Both environmentalists and shipping companies welcome some form of standard, although they don't agree on how strict it should be, said Cmdr. Gary Croot, chief of the U.S. Coast Guard's environmental standards division. Environmentalists and regulators want the stricter standard to be implemented right away, while shipping companies would like more time.

Dealing with ballast water has been a murky issue since 1972, when it was initially regulated, then exempted, by the Clean Water Act.

Ocean-going cargo ships typically draw in water while in ports to stabilize their vessels at sea, then let out the water when they arrive at their destination. During the long journey, many of the organisms living in the ballast tank die. But hardy invaders live on, and they bring reproducing populations into new bodies of water that can devastate native species. [...]

Scientists at the Smithsonian Environmental Research Center in Edgewater, MD, have identified more than 170 nonnative species that have established self-sustaining populations in the Bay, many of which are believed to have arrived in ballast water. Because of such concerns, a Bay Program task force in 2001 issued a report that called for federal action to regulate ballast water. [...]


Deer culling operation in Connecticut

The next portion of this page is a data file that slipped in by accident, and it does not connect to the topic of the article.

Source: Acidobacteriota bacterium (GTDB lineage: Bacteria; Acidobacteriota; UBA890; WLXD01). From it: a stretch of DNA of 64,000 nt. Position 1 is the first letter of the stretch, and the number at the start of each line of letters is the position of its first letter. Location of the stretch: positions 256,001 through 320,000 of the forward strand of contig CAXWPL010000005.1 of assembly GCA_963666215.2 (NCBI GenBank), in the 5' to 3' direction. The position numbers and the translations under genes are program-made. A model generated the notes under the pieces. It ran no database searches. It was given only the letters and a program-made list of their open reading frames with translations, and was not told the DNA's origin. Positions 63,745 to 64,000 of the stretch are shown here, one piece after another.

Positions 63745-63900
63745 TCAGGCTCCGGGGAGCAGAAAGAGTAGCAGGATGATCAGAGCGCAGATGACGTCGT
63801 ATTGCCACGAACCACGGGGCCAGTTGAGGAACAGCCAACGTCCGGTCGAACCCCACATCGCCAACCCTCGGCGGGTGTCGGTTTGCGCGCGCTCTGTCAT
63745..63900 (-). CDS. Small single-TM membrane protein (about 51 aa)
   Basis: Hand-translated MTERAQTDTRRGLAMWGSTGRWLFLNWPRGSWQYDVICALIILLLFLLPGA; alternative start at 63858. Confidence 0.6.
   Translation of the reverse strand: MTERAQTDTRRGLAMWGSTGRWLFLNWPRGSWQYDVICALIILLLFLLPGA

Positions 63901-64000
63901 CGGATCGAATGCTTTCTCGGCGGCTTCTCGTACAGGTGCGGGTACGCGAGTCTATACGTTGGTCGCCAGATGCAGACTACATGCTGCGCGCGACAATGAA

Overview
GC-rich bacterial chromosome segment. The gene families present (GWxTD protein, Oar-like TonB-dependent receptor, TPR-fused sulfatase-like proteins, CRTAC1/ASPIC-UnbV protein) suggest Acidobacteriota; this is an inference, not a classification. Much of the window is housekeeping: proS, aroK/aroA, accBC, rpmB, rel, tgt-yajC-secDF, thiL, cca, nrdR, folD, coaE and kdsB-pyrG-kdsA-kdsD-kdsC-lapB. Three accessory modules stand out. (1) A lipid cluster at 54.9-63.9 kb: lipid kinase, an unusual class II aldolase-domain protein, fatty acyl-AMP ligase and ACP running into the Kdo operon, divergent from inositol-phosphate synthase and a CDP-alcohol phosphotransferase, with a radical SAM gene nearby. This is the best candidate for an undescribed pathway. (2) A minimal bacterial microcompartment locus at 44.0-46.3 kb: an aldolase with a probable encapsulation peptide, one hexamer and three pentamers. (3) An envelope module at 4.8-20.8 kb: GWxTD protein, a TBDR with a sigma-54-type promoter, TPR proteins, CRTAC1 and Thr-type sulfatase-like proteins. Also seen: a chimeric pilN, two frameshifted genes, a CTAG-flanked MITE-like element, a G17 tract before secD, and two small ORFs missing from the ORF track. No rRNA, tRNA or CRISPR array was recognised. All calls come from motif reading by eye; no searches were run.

By Robert Miller
Staff Writer,
Updated: 11/07/2009 01:16:10 AM EST

RIDGEFIELD, CT -- The plot of open space is tucked between big new homes. The neatly trimmed fairways of Ridgefield Golf Course lie nearby.

But in the early hours of the morning, and again as the afternoon turns to dusk, a hunter sits in a deer stand high above the ground, compound bow and arrows at the ready.

When deer cross the open space -- lured by corn used as bait-- it's fair game.

The spot is one of 11 that hunters have chosen in the town-sanctioned effort to knock down Ridgefield's white-tailed deer herd by at least two-thirds -- from levels of about 60 deer per square mile to no more than 20 deer per square mile.

It's a take-no-prisoners operation.

"This isn't a hunt,'' said Stefano Zandri, the hunt master. "It's a deer culling operation.''

That is, it's an organized attempt to kill as many deer as possible using a dedicated core of hunters and feed as a lure to bring deer within range of the hunters' arrows.

And judged by that criteria, it's a success.